That half a proper gardener’s work is done upon his knees,
So when your work is finished, you can wash your hands and pray
For the Glory of the Garden, that it may not pass away!’
..so said Rudyard Kipling in his iconic poem, ‘Glory of the Garden’, inspired in part by his own efforts to create a garden for his children to play in and his family and friends to enjoy. We did enjoy the gardens, though the borders were probably at their best a month or so earlier. Of particular interest was the rose garden with the lily pond – we were amused at the story that the initials F.I.P. written beside names in the family’s visitors’ book, records those unfortunate guests who “Fell In the Pond”.
Our third day began with a visit to Brighton PavillIon built in three stages as a seaside retreat for George, Prince of Wales, who became the Prince Regent in 1811. Although there was evidence of much restoration taking place, we appreciated the audio tour which ensured that we did not miss any of the important points of interest. We also, appreciated the ornate building redesigned in Indian style by John Nash, the sumptuous rooms within especially the banqueting room with its spectacular chandelier and the music room with walls decorated in the chinoiserie style supported by painted dragons.
There was just time to saunter along the prom’ and the pier and gaze at the hundreds of people enjoying a sunny day on the beach.
We then spent a lovely afternoon at Parham House – an Elizabethan house full of treasures from the 16th, 17th and 18th centuries. Even if you are not an embroidery fanatic, you could not help being impressed by the Great Bed in the Great Chamber with its wonderful embroidery, dating from the 16th century and probably sewn by Italian or French men(!). It is alleged that it was commissioned by Marie de Medici, the sister-in-law to Mary, Queen of Scots. We were fascinated too by the Green Room with its portrait of Sir Joseph Banks – the great botanist who gave his name to the prestigious RHS Banksian Medal which is awarded at our Annual Show. Then, there was the 160ft Long Gallery where the Parham Troop of Yeomanry was drilled during the Napoleonic Wars! Do visit this amazing house.
The more eagle-eyed might have spied splendid examples of the terrestrial orchid in a large bowl standing on the first landing and two more on the nearby window sill! It was not flowering at the time but full of dramatic velvety red and dark green striped leaves. Check out this unusual plant – Ludisia the jewel orchid.
As if the house was not enough of a feast for the eyes, we then visited the amazing gardens consisting of beautiful Pleasure Grounds and a four-acre Walled Garden. It is certain that the Garden pre-dates the House – it is thought the land was first cultivated as far back as the 14th century by its owners, monks from the monastery of Westminster. We were inspired by the long Blue and Gold border as well as the glasshouse full of colourful flowering plants and the Exotic garden. It comes as no surprise to learn that Parham’s Head Gardener, Tom Brown, has been invited onto the RHS Herbaceous Plant Committee this year (reported in Parham’s Blog – July 2018)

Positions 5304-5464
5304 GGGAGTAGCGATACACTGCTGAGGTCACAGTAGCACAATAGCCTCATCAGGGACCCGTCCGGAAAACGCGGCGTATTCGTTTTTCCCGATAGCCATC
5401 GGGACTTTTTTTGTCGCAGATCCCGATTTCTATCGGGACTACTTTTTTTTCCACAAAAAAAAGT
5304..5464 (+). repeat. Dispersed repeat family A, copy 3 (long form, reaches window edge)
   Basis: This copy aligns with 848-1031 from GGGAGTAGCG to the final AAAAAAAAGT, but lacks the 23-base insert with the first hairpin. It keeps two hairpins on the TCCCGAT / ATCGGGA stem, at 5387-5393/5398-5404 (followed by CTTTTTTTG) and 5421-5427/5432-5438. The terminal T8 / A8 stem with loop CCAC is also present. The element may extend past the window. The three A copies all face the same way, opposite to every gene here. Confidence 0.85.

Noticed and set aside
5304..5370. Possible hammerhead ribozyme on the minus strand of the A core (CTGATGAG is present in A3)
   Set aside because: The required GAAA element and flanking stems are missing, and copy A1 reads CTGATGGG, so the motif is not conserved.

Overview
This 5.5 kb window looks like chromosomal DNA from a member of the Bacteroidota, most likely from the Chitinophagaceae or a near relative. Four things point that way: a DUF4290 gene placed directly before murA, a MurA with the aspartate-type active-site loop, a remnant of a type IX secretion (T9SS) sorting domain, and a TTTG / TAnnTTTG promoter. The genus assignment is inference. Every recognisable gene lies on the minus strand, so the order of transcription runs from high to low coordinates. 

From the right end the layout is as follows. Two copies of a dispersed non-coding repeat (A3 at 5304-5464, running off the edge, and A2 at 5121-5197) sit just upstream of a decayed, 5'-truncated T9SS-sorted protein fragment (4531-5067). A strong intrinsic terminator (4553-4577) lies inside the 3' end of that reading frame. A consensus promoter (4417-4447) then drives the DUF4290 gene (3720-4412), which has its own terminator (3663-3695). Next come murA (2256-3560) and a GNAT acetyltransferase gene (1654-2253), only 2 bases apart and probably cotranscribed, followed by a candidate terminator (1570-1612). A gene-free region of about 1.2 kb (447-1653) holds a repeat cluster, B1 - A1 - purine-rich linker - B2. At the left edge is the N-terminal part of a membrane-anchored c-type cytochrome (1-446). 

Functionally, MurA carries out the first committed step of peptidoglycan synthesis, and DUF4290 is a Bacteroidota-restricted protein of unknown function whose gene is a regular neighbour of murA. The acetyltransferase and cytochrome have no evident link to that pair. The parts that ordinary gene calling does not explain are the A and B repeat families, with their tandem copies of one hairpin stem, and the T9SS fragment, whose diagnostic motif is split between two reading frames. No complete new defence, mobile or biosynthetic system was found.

Our last day…………….
Firstly we went to Sheffield Park, where we were lucky enough to see the ponds full of blooming waterlillies first planted by owner, Arthur Soames, early in the twentieth century. (Have a look at the excellent RHS website for a description of the annual Water Lily festival) His chosen varieties still survive – for the enthusiasts these are hardy varieties in pink and yellow including Nymphaea ‘Gladstonia, N. ‘Mrs Richmond’ and N. ‘Escarboucle”. Specially installed in the Middle Lake for the recent festival, was a floating pontoon enabling visitors to get closer to the water lilies.
Meanwhile on Ten Foot Pond, we met up with a local couple, obviously delighted with life. We learned that they regularly visited the lake to feed the ducks and feared the worst when a regular pair disappeared for quite some time. But today, the pair returned with a very, very young group of ducklings! So charming – many photos followed! We left our new friends still ooing and aahing over the new brood.
Then just one more place to visit – Wakehurst, as our tour is coming to an end. After our long walks around Sheffield Park, we needed to gird our loins. (Do people still say that? Look up the book entitled “The Illustrated Art of Manliness” where you will see illustrations for the way in which Hebrew men girded their loins by tucking up their tunic to get ready for battle with the Philistines! Fascinating, but I digress). Here we were at Wakehust,previously known as Wakehurst Place There is a house and botanic gardens, owned by the National Trust and used and managed by the Royal Botanic Gardens at Kew. The garden includes walled and water gardens, a dell, wild flower meadows, a rock walk, woodland and wetland conservation areas.
However, with so llttle time available and with over 500 acres to explore, I decided to concentrate on visiting the amazing Millennium Seed Bank(MSB), in the Millennium Building opened in 2000. With its labs and storage rooms on display through glass panels in this specially designed building, the MSB conserves seeds of thousands of plant species as an insurance policy against the dangers of extinction in the wild. We are aware that already in the UK there are habitats vulnerable to changes in climate and human activity. But Wakehust scientists work with colleagues across the world. An interesting film showed the action of scientists working in other countries to collect seeds from their native flora and sending them to the MSB. On the day of our visit, there were un-opened parcels from Madagascar and Western Australia. Kew scientists at Wakehurst sort the seeds, clean and classify them and then conserve them. As their brochure says “ Plants and fungi are crucial to our survival, not only for food, fuel, shelter and medicines but also for regulating our climate and the environment we live in”. By working with scientists internationally, Wakehurst is contributing on a global scale to make the future a better place.